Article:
Putin vows to fight extremism after racist riots
Prime Minister Vladimir Putin called extremism a "virus" Thursday and vowed to fight all its forms in a bid to avert the return of racist riots that have shaken Moscow in recent days.
"Russia must suppress all manifestations of extremism, on all sides, wherever they may come from," Putin said in a regular question-and-answer session with the Russian people.
"We should not be painting people from the Caucasus or people of other nationalities with the same broad strokes," the Russian prime minister said in the nationally televised comments.
Putin's remarks came a day after the police detained more than 1,000 youths in Moscow and other cities in a nation-wide security sweep aimed at staving off ethnic riots from erupting following the deadly shooting of a football fan by a Muslim suspect.
The incidents underscored the delicate state of the country's ethnic relations and the numerous problems that it faces as it comes under the international spotlight for the 2014 Winter Olympics and the 2018 World Cup.
Putin stressed that every country has ethnic problems and Russia's were no different from those of anyone else.
But he argued that Russia was a young country that was only learning how to handle problems as sensitive as race.
"This bacillus, it is always present in society -- just like viruses exist in everyone organisms," Putin said.
"If a person has good immunity, these viruses never develop. And the same thing with society -- if society's immune system is strong, if society is mature, then these bacilli of nationalism, radicalism -- they will just sit there quietly, at cell level, and not stick their necks out."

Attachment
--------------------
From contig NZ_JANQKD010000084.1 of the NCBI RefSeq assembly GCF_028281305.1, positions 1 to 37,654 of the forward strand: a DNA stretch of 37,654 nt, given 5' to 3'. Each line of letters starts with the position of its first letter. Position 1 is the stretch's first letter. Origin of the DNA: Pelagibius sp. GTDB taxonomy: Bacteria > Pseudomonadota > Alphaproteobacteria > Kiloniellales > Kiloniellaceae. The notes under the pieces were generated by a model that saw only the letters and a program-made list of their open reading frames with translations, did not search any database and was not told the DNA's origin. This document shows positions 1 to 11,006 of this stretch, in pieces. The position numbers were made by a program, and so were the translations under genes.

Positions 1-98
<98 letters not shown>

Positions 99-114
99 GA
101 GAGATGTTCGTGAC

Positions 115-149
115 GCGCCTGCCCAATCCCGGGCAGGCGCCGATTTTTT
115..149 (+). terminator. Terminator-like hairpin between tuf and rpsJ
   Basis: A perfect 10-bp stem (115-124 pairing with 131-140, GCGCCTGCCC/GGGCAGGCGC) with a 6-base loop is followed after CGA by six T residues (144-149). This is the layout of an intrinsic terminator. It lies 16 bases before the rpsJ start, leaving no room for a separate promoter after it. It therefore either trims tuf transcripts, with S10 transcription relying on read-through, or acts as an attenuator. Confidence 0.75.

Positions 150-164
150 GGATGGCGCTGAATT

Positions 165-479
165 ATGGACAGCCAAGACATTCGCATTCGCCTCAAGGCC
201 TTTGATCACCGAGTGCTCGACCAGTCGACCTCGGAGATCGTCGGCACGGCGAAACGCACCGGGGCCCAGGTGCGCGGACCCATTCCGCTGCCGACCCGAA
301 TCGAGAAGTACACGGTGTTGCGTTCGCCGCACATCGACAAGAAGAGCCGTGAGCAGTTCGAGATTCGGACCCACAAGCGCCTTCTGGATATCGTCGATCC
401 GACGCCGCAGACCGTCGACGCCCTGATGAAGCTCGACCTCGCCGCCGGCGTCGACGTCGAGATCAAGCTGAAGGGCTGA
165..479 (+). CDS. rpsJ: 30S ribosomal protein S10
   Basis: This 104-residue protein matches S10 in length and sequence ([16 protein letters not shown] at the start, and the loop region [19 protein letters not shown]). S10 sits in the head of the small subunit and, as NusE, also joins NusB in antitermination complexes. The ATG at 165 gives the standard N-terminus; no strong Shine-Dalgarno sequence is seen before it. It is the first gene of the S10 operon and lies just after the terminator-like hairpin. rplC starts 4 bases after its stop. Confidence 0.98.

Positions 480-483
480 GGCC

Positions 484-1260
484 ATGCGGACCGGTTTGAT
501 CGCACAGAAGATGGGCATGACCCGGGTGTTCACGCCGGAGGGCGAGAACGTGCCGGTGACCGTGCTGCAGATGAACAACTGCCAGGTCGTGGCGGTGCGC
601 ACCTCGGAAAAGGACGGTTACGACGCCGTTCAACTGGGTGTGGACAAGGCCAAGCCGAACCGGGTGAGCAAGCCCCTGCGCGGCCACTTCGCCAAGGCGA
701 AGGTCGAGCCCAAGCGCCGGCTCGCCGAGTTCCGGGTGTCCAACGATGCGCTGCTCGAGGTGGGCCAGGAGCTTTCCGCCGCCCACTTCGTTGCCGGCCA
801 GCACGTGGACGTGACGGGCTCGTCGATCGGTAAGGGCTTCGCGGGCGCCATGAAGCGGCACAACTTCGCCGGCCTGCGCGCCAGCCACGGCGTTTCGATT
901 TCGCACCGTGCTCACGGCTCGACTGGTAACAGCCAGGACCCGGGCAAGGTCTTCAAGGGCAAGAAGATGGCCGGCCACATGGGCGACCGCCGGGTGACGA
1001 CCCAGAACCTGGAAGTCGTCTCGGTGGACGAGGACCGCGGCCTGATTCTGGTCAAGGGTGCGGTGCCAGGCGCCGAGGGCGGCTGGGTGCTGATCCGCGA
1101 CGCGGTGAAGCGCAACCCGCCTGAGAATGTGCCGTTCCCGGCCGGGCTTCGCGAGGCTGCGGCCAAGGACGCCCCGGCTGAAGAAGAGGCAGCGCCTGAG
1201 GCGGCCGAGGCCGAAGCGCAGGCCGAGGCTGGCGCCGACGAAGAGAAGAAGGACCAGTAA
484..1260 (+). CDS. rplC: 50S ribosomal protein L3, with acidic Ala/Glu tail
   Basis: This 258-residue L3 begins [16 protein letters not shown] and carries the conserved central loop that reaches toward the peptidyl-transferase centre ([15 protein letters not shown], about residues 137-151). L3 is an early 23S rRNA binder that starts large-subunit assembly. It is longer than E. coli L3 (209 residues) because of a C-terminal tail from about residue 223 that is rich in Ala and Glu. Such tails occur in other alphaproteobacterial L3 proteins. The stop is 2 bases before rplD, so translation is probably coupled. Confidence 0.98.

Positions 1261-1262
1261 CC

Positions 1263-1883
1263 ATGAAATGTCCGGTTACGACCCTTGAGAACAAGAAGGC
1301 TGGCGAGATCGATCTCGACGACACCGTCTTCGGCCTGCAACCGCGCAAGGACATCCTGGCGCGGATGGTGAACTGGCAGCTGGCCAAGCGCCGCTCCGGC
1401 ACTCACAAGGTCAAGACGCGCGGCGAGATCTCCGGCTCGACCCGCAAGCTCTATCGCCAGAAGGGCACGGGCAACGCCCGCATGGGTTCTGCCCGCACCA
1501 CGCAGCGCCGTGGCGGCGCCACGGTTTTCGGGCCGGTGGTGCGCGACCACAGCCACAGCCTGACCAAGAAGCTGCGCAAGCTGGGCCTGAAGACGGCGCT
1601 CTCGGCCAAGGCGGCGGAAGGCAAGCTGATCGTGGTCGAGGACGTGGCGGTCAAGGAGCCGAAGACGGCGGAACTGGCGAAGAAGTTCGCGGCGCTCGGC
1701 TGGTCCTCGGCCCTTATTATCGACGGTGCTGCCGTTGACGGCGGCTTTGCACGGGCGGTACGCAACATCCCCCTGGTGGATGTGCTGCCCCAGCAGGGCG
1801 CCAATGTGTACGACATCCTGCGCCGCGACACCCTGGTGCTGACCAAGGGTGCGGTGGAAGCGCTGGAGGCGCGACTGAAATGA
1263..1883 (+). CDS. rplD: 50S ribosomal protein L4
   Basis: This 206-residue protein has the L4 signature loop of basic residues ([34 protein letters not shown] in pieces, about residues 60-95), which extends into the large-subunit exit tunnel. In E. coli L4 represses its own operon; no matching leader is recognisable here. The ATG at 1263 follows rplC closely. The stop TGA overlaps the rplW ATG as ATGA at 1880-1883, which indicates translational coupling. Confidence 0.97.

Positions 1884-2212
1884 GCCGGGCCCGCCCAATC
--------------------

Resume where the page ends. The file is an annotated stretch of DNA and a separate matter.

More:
But the wave of unrest has also exposed the security challenges that Russia must handle as it prepares to host hundreds of thousands of global guests in cities that rarely receive the attention of tourists.
Security officials' heavy-handed handling of previous demonstrations -- particularly those staged by the opposition -- has come under heavy criticism from Russian human rights groups and Western countries.
Police inaction was also blamed for Saturday's 5,000-strong riot near the Kremlin. But Putin defended his force and even sniped at the "liberal intelligentsia" for voicing such complaints.
"We must understand that these law enforcement authorities are performing a vital function for the state, and that their work should not be ridiculed," he said.
The latest wave of rallies and riots have been organised by young people who gravitate to their favorite feeds on Twitter and the other social media sites.
Kremlin-linked lawmakers have suggested granting the police more authority to monitor such sites and prosecute those who use them to foment hatred and violence.
Putin conceded that the law enforcement authorities must pay closer attention to the Web.
But he refused to blame the Internet for the violence -- saying that there was plenty of blame to go around.
"Of course, one could blame everything on modern means of mass communication, including the Internet," Putin said. "But that it not the only thing."
© 2010 AFP